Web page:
“Passionate Advocate” for DOHaD Retires from NIEHS
By Paula Whitacre
For more than a decade, NIEHS has been a global leader in research and science translation on the potential impact of environmental chemicals on the developmental origins of health and disease (DOHaD): that is, how maternal exposures to different chemicals not only can have an impact on a newborn, but also on the health of that offspring throughout his or her life. And much of that leadership has come from Jerrold Heindel, Ph.D., health sciences administrator in the NIEHS Population Health Branch and focus area lead for the NIEHS-World Health Organization (WHO) Collaborating Centre for Environmental Health Sciences on this topic. After 25 years of service to the institute, Heindel will retire at the end of 2016.
In describing his own role, Heindel recently said, “I became the de facto person at NIEHS who was considered the DOHaD expert. Other people were just as expert in their areas, but I thought of pulling the research together to develop a presentation.”
“Once you develop a talk, you get invited different places to give it,” he added.
In contrast to these understated explanations, his colleagues in the Population Health Branch describe his role very differently. They describe him as playing a pivotal role as a leader in the field, giving influential lectures throughout Europe to bring this topic to the attention of scientists, and playing a pivotal role in the development of the landmark State of the Science of Endocrine Disrupting Chemicals – 2012 report published by the United Nations Environment Programme (UNEP) and WHO. Heindel also helped raise awareness of this science in Africa, through dissemination of the UNEP/WHO report and organizing a DOHaD Society meeting in South Africa.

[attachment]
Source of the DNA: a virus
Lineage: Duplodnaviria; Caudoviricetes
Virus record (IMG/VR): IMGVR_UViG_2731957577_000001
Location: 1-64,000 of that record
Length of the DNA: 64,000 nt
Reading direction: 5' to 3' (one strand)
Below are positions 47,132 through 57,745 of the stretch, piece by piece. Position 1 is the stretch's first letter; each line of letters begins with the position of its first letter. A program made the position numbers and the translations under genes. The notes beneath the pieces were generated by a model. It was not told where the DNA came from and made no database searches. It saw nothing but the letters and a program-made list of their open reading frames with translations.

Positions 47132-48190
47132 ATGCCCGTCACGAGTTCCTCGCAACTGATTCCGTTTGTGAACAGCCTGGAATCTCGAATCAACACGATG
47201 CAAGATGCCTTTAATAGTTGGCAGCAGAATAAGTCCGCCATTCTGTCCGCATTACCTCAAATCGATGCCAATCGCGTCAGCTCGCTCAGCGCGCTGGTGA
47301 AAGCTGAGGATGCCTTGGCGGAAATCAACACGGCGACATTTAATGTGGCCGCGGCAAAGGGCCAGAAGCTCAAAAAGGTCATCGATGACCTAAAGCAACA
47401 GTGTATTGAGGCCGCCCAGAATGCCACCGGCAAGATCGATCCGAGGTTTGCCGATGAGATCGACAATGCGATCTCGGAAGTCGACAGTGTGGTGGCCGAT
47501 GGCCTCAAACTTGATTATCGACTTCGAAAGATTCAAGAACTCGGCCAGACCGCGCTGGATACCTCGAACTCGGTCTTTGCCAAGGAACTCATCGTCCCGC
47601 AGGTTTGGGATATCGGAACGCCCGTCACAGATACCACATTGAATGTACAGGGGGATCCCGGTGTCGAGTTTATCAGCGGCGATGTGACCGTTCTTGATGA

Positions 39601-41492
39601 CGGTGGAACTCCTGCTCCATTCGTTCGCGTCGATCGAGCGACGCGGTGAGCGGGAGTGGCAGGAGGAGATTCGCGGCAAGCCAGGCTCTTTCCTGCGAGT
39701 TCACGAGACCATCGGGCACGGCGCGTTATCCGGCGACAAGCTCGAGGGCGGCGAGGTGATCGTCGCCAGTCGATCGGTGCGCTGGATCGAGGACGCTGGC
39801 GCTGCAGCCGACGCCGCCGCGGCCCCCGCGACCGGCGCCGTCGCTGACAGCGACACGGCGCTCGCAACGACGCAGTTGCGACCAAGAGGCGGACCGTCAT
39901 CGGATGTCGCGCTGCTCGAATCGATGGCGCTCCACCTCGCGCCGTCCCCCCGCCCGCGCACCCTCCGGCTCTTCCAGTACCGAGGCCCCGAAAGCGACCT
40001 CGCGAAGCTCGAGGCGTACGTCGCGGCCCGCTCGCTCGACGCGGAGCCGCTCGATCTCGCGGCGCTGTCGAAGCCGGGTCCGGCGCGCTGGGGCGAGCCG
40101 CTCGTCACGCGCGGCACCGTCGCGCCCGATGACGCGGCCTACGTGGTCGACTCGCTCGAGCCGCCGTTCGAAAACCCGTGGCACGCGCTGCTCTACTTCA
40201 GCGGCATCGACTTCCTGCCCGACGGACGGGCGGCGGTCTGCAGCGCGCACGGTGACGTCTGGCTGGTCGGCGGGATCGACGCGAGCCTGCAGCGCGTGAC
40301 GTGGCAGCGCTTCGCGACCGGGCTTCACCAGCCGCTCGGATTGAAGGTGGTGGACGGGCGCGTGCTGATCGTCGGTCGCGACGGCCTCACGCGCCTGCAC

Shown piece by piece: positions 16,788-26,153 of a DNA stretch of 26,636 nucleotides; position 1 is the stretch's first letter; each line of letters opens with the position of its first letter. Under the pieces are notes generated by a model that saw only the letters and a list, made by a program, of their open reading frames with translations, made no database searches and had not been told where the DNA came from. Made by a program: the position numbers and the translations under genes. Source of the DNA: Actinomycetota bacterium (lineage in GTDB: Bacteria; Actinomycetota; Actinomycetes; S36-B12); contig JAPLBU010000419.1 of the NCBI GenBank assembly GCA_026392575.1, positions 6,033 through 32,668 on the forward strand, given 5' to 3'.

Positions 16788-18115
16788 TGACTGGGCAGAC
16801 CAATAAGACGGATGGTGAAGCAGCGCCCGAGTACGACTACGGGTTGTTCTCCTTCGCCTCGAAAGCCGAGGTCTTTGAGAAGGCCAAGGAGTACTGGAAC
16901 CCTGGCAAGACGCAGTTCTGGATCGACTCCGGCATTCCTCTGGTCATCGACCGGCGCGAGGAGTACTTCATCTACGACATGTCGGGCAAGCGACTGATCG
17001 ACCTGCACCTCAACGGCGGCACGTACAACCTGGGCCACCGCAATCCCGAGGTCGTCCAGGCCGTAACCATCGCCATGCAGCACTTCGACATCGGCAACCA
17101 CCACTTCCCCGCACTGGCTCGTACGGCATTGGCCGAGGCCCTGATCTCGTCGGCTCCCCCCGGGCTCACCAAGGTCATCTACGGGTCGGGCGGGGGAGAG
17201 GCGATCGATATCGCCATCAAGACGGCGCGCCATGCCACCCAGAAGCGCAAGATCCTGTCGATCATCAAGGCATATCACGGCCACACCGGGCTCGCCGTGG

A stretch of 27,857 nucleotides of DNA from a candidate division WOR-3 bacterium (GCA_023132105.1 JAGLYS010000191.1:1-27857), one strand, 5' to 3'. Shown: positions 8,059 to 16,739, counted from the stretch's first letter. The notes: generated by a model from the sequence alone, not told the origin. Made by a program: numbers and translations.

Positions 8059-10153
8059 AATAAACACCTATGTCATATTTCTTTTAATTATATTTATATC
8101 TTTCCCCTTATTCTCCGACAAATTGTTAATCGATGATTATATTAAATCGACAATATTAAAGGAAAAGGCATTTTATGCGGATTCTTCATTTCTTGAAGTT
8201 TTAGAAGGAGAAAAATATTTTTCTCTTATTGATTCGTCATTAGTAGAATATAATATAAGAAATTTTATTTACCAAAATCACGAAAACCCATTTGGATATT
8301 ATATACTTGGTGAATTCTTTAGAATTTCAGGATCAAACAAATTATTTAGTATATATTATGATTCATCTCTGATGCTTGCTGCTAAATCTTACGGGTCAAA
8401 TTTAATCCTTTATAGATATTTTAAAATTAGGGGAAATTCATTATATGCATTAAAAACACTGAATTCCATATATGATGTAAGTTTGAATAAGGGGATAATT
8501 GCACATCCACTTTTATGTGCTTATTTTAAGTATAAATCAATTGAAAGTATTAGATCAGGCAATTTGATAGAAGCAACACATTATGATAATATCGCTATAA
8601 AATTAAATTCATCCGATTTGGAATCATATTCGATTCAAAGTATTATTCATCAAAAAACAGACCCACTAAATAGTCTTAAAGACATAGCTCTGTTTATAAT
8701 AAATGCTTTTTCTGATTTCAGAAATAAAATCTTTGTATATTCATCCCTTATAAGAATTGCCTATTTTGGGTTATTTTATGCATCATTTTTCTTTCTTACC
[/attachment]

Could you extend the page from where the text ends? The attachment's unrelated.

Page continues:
“He’s had a profound impact,” said Kimberly Gray, Ph.D., who oversees the Children’s Environmental Health Centers co-sponsored by NIEHS and the U.S. Environmental Protection Agency. “He keeps the dialogue going between multidisciplinary groups to really look at these issues as not just affecting children, but how they will affect public health today and into the future.”
Thaddeus Schug, Ph.D., will take on many of Heindel’s DOHaD-related responsibilities at NIEHS. He characterized Heindel as a “passionate advocate who has tried to push programs and get people talking with each other about DOHaD, endocrine disruptors, and other areas.”